According to him, the intention to embrace and deepen multilateralism in general and Transatlantic partnership, in particular, is obviously present in Washington, demonstrated by the call of the new administration for a coordinated US-EU approach on China or by the readiness to return to the Paris climate accord. In contrast, the closing of the EU-China investment deal raises well-justified questions in Washington about the rather selective approach pursued by the European partners to strategic coordination and partnership.
“It became a truism to say that Joe Biden is perhaps the last Transatlantic president of the United States,” he tells CEENERGYNEWS. “European partners should see this as a never returning opportunity to strengthen Transatlantic ties and should demonstrate their sincere commitment and active engagement as well. Expecting the US to deliver alone would be a strategic failure.”
China’s and Russia’s strong energy presence in CEE
One thing that started with Trump and will probably continue with the new President, will be a fortification of the US presence in Europe, trying to replace Russia’s and China’s influence. This is particularly true in Central and Eastern Europe, where the Russian and Chinese influence is more present in terms of investments and bilateral agreements, very strong in the energy sector.
China and Russia are both involved in the construction of new nuclear reactors, the first one being present in Hungary, after winning the tender to expand the Paks nuclear plant, while Chinese are still in the game to built new reactors in the Czech Republic.
On the other hand, Poland and Romania have already chosen the US to be its nuclear partner. During the summer, former US Secretary of State Mike Pompeo and Piotr Naimski, Polish government plenipotentiary for strategic energy infrastructure initialled an agreement to cooperate in the field of civil nuclear technology development. Later in October, also Romania signed a draft intergovernmental agreement on the expansion and modernisation of its civil nuclear power program.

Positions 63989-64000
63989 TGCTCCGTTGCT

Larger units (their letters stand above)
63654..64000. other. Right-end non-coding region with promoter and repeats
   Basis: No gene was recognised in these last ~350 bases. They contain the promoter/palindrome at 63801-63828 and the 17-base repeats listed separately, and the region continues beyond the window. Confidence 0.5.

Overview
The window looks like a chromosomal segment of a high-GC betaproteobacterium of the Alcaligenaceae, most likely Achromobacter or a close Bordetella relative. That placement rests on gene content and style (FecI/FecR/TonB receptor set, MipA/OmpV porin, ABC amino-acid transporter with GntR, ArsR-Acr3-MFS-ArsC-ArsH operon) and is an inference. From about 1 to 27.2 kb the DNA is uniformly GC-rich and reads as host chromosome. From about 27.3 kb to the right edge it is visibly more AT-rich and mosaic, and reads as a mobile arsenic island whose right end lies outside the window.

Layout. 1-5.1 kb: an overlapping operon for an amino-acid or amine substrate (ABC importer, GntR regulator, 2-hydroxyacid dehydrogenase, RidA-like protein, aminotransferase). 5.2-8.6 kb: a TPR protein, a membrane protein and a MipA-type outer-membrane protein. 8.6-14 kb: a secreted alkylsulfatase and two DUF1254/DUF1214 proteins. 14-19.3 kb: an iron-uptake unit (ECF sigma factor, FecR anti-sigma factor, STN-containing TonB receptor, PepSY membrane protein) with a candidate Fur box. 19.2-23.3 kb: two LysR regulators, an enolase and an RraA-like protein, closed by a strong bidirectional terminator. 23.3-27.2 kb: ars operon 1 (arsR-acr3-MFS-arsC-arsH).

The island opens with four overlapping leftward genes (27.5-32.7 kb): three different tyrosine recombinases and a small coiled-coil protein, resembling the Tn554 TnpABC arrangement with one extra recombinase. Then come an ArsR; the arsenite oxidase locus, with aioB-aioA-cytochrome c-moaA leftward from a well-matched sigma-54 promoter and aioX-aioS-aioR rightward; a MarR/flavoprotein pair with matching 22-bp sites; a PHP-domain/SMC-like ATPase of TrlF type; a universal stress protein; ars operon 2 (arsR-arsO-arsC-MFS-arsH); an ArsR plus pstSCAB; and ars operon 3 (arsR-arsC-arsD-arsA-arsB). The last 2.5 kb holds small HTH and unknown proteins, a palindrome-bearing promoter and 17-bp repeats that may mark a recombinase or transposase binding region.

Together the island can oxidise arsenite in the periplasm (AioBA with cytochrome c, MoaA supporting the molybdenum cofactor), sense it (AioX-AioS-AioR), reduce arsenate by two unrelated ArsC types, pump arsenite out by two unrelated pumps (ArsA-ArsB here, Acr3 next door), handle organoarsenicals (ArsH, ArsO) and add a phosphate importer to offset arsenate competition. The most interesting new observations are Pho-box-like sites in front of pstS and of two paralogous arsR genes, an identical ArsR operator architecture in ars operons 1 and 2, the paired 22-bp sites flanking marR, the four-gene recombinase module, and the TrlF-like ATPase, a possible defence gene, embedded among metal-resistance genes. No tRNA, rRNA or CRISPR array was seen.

“No concepts and strategies lay ready in the drawer how the US should reengage with Central and Eastern Europe,” explains Mr Hegedüs. “[…] The new US approach to CEE will be based on the triangle of security cooperation, democracy assistance and infrastructure development.”
The new presidency appears to be committed to continuity also regarding the US contribution to the Three Seas Initiative (3SI) Investment Fund. Last October, Keith Krach, the Trump administration’s Undersecretary for Economic Growth, Energy and the Environment announced that the US agreed to pledge up to 1 billion euros to the 3SI, with targeted investments in the transport sector, energy and digital infrastructures.
“While the scale of the contribution is obviously modest and the 3SI Investment Fund is far from being a game-changer at the field of infrastructure development in CEE, through a gradual increase of the US contribution it could provide an alternative to Chinese or Russian loans along with private investment rules for Central and Eastern European governments,” Mr Hegedüs underlines.
After all, as Petr Tůma, visiting fellow with the Atlantic Council’s Future Europe Initiative recalled, Biden was among the strongest supporters of the CEE region’s accession to NATO when the US Congress discussed the issue in the 1990s. He was also Obama’s interlocutor with the Balkans, Central Europe and the Baltics, so he understands the region very well and the opportunities and challenges that come with it.
And currently, most countries from the CEE region are committed to the European Green Deal and are transforming their energy industry towards a low-carbon economy. What role the US investments will play is the big question of future US-CEE relations.
“With even the most coal-heavy economies of the Central and Eastern European region moving toward a more sustainable and future-oriented energy mix, this offers a huge opportunity for US investment and cooperation at the energy field, especially in countries where US energy companies are already at the market and cooperation with them is part of the national energy strategy,” points out Mr Hegedüs.
To him, the opportunities are there from the renewable sector through nuclear energy to LNG, carbon-capture technologies and smart grids.
“The question is how new political dynamics in US-CEE relations can pave the way for US investment in the CEE energy sector and we will be able to see through the next two years how dynamics unfold,” he concludes.
Photos: Joe Biden’s Facebook profile and presidential campaign’s website.